Much more specific is a scene from “The Bear” in which Carmy’s sister, who co-owns the restaurant, tells him, “We never really spend time together. This place is eating you alive. All of our time, our money, our work is sucked into this place. The only thing we recover is chaos, resentment. It’s bulls —.

I’ve told my husband everything countless times.

We skipped a honeymoon as our wedding was during tourist season in Cape Town. It turned into evenings, weekends and missed birthdays, our daughters’ birthdays and school events. “It’s not gonna happen,” he texted minutes before an elementary school talent show.

There was no discussion, however. When you marry a leader, you marry the company. And it’s the one that requires tunnel vision because there’s always something wrong. The Fryolator is broken, a dishwasher doesn’t show up for its shift, or the dining room fan is dripping “black shit” all over the floor. There’s an urgency and panic when something happens that could bring the restaurant down with a missed service or two.

Jeremy Allen White as Carmine 'Carmy' Berzatto in
Jeremy Allen White as Carmine ‘Carmy’ Berzatto in ‘The Bear’.Effects

“The Bear” shows overflowing toilets and staff scrambling to clean them so they can open their doors. My husband has done it too – more than once.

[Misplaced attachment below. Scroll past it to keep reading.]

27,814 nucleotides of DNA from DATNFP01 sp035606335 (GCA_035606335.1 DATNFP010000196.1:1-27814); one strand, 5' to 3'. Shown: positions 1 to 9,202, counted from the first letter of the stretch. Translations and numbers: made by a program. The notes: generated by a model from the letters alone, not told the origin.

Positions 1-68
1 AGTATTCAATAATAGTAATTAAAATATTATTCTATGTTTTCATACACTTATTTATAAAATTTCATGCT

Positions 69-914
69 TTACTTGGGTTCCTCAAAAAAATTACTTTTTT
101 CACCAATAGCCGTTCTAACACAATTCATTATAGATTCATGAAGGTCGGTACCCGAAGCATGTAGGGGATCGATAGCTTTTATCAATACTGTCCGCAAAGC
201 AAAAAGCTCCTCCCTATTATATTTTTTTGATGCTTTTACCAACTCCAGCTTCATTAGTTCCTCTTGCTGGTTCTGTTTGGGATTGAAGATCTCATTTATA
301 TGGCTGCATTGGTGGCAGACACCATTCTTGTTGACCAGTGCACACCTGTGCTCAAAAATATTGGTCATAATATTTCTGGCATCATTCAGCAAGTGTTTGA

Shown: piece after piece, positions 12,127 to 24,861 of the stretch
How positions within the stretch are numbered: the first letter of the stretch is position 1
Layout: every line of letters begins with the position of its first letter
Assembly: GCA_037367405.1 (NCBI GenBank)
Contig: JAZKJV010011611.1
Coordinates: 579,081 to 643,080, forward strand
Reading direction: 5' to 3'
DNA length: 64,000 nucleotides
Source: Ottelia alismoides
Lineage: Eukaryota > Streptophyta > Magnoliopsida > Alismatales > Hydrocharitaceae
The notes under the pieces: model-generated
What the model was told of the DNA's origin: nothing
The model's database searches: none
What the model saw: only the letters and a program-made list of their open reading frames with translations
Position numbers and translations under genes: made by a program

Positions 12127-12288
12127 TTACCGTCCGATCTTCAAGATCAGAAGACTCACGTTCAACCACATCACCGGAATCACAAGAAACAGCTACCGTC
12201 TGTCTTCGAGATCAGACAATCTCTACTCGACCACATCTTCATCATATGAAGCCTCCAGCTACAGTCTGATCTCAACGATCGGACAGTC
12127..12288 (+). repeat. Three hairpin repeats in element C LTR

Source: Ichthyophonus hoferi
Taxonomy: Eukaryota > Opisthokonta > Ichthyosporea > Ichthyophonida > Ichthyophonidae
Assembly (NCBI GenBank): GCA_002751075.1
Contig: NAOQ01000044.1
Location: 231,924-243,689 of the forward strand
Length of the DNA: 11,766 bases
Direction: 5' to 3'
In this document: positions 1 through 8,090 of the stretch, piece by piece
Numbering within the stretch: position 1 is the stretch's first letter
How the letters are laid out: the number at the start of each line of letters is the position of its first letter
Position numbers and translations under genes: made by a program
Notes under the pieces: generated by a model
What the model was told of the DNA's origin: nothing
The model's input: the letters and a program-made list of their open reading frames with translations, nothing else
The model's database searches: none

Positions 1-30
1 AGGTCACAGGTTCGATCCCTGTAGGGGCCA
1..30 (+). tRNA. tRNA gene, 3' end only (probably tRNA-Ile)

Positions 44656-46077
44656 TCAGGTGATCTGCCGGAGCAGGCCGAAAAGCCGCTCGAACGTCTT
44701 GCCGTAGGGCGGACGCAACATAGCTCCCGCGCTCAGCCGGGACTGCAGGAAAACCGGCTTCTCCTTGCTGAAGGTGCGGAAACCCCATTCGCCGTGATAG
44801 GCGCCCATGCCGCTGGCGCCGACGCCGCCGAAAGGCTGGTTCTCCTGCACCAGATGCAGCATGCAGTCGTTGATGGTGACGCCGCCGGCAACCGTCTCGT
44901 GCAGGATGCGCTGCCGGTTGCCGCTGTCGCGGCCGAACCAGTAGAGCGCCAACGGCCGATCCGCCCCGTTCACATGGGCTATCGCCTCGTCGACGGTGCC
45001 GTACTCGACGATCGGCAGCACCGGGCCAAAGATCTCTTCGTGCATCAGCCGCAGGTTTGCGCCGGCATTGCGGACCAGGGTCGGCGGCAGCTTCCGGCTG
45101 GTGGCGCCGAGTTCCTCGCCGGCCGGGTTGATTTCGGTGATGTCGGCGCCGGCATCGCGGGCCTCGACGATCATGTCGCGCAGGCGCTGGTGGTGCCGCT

For decades he slept with his phone next to the bed “just in case”. In the middle of the night, he gets calls because a cook got run over on his bike and is in the emergency room or a balloon has set off the alarm system and he needs to meet someone from firefighters in the parking lot.

“You can’t make this stuff up,” he says, putting on a t-shirt and heading to his car.

Yet many films do. “Chef” (2014) and “Burnt” (2015) were great at capturing the electricity of cooking but terrible at showing the reality of being a chef and running a restaurant. After my daughters watched “Ratatouille” (2007), I felt compelled to explain that Remy’s cooking was not like dad’s cooking. I didn’t want them to idealize being a leader – and worse, I didn’t want them to be one.

The movies and shows that continue to warp the restaurant industry make me look and feel crazy. They don’t show a stressed chef (insert my husband smashing his phone on the kitchen tile) trying to bank as much money as he can in the summer to get the restaurant through the lean winter.

It has done a disservice to an industry of workers who are scrambling to save their restaurants, save their relationships, and create beautiful dishes that diners want to eat.

People often tell me that they want to open a restaurant. “No, you don’t,” I said. They assure me that they know what they are getting into. They love food and watch The Food Network. I assure them not. Now I tell them to watch “The Bear” before making their decision. If they’re still going ahead, they can’t say I didn’t warn them.